The North American P-51 Mustang
Chino 2007
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P-51 Mustang at Chino 2007
The Lockheed P-38 Lightning
story and photography by Curtis Fowles

The P-38 first flew in 1939 after Lockheed was contracted by the USAAC to build a fighter-interceptor that could fly 360 mph at an altitude of 20,000 feet. Kelly Johnson led the design team at Lockheed. During the test flights, Lockheed engineers had trouble with compressibility which shows up during high speed dives. These speeds had never been attained before and there was little or no test data to work with. The Lockheed crew finally overcame the problem, but at least one test pilot was lost trying to recover from a dive.

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Lightnings entered WWII in April of 1942 in the Pacific. The P-38s served in all campaigns of WWII and performed well in many roles. The Germans nicknamed them "der Gabelschwanz Teufel", or the Fork-Tailed Devil. P-38 pilots quickly learned to use the P-38's speed and climb advantage if they were caught up in a dogfight.

The Lightning's firepower proved lethal to anything in its path. With all the guns in the nose, there was no convergence issues like in the P-51 or any other WWII fighter that had guns in the wings. The P-38 was a very stable platform, accurate and carried a punch that the enemy would soon fear.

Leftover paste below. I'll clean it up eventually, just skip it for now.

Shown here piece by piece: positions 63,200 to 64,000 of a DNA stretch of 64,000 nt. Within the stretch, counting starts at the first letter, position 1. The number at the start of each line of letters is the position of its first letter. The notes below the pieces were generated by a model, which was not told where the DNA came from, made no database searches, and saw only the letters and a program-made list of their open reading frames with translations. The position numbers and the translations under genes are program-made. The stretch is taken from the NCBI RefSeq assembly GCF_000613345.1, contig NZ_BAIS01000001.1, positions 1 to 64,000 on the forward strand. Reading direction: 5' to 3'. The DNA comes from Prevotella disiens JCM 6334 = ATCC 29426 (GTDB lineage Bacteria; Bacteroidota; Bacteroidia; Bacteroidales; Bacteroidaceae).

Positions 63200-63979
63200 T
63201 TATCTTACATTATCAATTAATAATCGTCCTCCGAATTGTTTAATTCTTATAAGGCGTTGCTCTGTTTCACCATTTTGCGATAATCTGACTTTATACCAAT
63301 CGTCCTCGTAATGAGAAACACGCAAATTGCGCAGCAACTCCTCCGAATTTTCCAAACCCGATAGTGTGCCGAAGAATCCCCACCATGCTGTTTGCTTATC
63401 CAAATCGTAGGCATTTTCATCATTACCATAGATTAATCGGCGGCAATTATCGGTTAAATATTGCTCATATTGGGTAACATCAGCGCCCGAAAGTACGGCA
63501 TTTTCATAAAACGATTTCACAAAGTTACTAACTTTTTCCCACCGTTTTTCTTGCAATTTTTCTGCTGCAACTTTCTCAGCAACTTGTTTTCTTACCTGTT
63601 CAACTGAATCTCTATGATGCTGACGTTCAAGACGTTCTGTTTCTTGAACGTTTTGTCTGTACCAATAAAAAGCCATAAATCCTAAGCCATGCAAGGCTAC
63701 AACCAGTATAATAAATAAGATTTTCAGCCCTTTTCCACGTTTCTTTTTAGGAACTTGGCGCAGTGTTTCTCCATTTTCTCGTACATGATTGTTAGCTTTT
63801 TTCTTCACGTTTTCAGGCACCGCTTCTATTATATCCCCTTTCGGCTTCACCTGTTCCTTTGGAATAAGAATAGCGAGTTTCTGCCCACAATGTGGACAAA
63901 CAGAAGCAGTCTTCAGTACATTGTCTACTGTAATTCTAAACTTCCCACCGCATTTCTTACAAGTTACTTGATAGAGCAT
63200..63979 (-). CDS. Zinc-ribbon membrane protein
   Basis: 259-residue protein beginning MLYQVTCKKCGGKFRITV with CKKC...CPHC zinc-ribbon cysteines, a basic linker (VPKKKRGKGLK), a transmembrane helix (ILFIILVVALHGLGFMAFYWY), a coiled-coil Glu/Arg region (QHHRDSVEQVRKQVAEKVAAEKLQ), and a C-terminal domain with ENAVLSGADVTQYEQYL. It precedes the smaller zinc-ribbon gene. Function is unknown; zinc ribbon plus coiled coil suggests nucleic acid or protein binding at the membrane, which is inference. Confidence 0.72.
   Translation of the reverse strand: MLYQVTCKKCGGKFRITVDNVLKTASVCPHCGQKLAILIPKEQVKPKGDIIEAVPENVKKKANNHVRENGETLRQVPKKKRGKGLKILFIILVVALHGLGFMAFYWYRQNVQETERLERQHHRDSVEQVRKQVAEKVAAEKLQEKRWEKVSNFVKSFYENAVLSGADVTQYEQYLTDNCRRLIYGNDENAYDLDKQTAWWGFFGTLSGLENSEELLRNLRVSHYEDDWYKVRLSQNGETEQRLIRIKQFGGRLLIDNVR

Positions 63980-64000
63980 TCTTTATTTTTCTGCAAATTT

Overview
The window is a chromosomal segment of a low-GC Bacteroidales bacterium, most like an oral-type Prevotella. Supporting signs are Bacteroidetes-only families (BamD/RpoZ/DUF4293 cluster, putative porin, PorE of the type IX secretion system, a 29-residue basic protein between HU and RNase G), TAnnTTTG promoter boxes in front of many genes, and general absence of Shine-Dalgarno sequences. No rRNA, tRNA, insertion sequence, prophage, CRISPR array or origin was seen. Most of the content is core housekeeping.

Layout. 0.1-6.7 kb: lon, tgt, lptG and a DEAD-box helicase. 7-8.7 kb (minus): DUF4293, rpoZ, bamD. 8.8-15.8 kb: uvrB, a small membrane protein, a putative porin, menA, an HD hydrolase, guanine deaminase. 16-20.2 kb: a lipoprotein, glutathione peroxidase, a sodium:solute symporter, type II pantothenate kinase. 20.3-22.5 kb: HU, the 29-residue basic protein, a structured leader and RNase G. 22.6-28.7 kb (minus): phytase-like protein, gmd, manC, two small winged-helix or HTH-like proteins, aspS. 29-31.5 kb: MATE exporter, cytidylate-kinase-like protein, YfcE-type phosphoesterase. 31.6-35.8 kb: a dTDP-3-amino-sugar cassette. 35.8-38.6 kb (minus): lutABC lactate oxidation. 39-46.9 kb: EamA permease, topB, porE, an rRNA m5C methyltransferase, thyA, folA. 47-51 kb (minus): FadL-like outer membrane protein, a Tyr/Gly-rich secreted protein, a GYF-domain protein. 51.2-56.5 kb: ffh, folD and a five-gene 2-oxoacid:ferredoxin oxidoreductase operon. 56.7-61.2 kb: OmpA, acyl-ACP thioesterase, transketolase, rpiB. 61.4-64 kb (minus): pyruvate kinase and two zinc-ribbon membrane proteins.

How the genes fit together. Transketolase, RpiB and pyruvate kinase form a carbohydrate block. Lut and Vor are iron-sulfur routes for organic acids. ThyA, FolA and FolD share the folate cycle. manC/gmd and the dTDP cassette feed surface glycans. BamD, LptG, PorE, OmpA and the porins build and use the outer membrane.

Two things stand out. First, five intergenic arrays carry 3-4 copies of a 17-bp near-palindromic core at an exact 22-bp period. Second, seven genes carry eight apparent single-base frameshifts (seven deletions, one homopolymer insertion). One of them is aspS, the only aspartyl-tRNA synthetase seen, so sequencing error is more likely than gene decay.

There were three P-38s at Chino and three different variants also - the P-38F "Glacier Girl", P-38L (Jack Croul) and the P-38J "Skidoo". The P-38L was the largest production variant with 3810 built by Lockheed and a hundred plus more built by Consolodated-Vultee in Nashville. The last block of the J versions were fitted with dive brakes (flaps) under the wing to alleviate the compressibility problem that plaqued the P-38 for some time. In total, 527 P-38F models were produced. The "E" model was the first model suited for combat. The "F"s began delivery in April 1942.

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The P-38 was also used in reconnaissance and ground attack roles. The two counter-rotating V-12 Allisons were supercharged and have a unique sound to them. Some call it smooth, others quiet, but whatever you call it, it is very distinctive. Once you hear it, you will always know that a P-38 is near.

That very distinctive "smooth" sound was heard times three at Chino, Ca on the third weekend in May 2007. It was very impressive to say the least. Pass after pass, the crowd could not get enough as they criss-crossed around the field giving us warbird fans several views and many passes to enjoy. Currently these are the only three airworthy P-38s in the world. That will change later this year or into 2008 as Lefty Gardner's old P-38 is being rebuilt now.

What a memorable show to see these three classics airborne together. Thanks to the Planes of Fame Air Museum for producing such a special event.

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